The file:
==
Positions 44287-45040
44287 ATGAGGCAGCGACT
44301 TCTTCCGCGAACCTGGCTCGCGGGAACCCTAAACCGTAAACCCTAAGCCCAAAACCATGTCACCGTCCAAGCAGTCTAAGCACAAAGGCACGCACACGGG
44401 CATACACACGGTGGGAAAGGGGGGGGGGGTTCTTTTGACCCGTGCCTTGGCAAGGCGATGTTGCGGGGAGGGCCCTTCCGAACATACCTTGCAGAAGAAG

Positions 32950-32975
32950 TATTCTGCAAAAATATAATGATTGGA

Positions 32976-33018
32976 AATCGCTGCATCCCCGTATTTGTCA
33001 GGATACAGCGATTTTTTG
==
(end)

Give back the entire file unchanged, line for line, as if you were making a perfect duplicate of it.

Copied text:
Positions 44287-45040
44287 ATGAGGCAGCGACT
44301 TCTTCCGCGAACCTGGCTCGCGGGAACCCTAAACCGTAAACCCTAAGCCCAAAACCATGTCACCGTCCAAGCAGTCTAAGCACAAAGGCACGCACACGGG
44401 CATACACACGGTGGGAAAGGGGGGGGGGGTTCTTTTGACCCGTGCCTTGGCAAGGCGATGTTGCGGGGAGGGCCCTTCCGAACATACCTTGCAGAAGAAG

Positions 32950-32975
32950 TATTCTGCAAAAATATAATGATTGGA

Positions 32976-33018
32976 AATCGCTGCATCCCCGTATTTGTCA
33001 GGATACAGCGATTTTTTG